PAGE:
Reviewing election procedures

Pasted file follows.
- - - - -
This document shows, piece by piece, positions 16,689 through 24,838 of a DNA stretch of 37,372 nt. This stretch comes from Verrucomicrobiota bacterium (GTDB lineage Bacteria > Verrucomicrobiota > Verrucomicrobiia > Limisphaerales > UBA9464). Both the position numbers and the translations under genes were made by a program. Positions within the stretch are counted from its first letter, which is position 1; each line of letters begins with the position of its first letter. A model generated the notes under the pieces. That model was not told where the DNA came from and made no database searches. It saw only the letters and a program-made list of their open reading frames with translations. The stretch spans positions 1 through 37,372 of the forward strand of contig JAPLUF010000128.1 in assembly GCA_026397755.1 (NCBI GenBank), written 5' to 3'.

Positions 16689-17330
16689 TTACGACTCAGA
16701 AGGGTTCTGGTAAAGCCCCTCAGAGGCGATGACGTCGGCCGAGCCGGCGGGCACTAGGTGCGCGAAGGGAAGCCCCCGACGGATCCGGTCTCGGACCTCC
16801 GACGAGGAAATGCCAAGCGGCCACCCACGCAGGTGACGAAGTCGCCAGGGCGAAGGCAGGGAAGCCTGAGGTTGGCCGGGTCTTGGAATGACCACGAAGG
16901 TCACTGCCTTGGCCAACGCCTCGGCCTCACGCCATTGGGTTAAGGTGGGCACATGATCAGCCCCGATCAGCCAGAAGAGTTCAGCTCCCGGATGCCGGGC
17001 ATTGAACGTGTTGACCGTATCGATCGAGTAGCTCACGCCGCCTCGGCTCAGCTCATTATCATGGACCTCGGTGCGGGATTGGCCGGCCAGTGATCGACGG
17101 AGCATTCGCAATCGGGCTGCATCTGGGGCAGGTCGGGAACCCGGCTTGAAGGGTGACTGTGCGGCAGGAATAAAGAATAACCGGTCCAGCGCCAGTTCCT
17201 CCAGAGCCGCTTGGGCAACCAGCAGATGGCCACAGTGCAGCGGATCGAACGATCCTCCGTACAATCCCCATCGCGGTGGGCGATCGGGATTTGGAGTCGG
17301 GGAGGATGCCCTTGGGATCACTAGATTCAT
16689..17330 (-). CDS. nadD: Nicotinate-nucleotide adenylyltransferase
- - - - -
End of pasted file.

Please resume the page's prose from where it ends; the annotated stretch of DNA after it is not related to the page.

Dear Editor:A number of citizens have questioned how the city verifies the qualifications of persons running for elected office.The city has adopted a Home Rule Charter that addresses local elections and the requisite qualifications of persons desiring to run for office. Our charter states that “City elections shall be governed by the Colorado Municipal Election Laws.” Thus, any election procedure not specifically spelled out in the city charter is governed by the Municipal Election Code set forth in the state statutes.In accordance with the Colorado Election Code, a person desiring to become a candidate for local office must obtain the signature on a nominating petition of at least “25 registered electors residing within the city.” The city clerk then inspects the nominating petition for patent defects and verification of the signatures on the petition against the voter registration list. The candidate is then required to formally accept nomination to office by completing an “Acceptance of Nomination and Affirmation of Qualifications” form. This form requires the candidate to execute, under oath, a statement that the candidate meets the requisite qualifications for the office to which he or she is being nominated, including a statement of residency in the city of Aspen for a period of no less than one year. The nominating petition and the acceptance form become public records maintained by the city clerk.Section 31-10-305 of the state statutes is important to understand. It states, in relevant part, that “all petitions of nomination and affidavits … are valid unless objection thereto is duly made in writing within three days after the filing of the same.” In other words, anyone may file an objection to the form or substance of the nominating petition or affidavit within three days, but if no objection is filed, they are presumed to be valid. If an objection is filed, the city clerk is required to make a determination of validity with 48 hours to ensure that the election process is not unreasonably delayed. The clerk’s decision is subject to judicial review by the district court in a special summary proceeding.As the reader will appreciate from the above, the City Council does not have any role in this process. Indeed, after the time period for filing objections to nominating petitions and affidavits has passed, nominations of candidates are presumed to be valid. However, the city charter does state that “the city council shall be the judge of election and qualifications of its own members.” The City Council has jurisdiction to determine the qualifications of a person seeking to be seated on the council, after his or her election, but not before. This makes logical sense as the City Council should not be allowed to be involved in the political process before a person is actually elected to office.Recent developments during this election cycle make it clear that the City Council should review the city’s current election procedures. I am confident that council will have that discussion in the near future.Helen Kalin KlanderudMayorCity of Aspen
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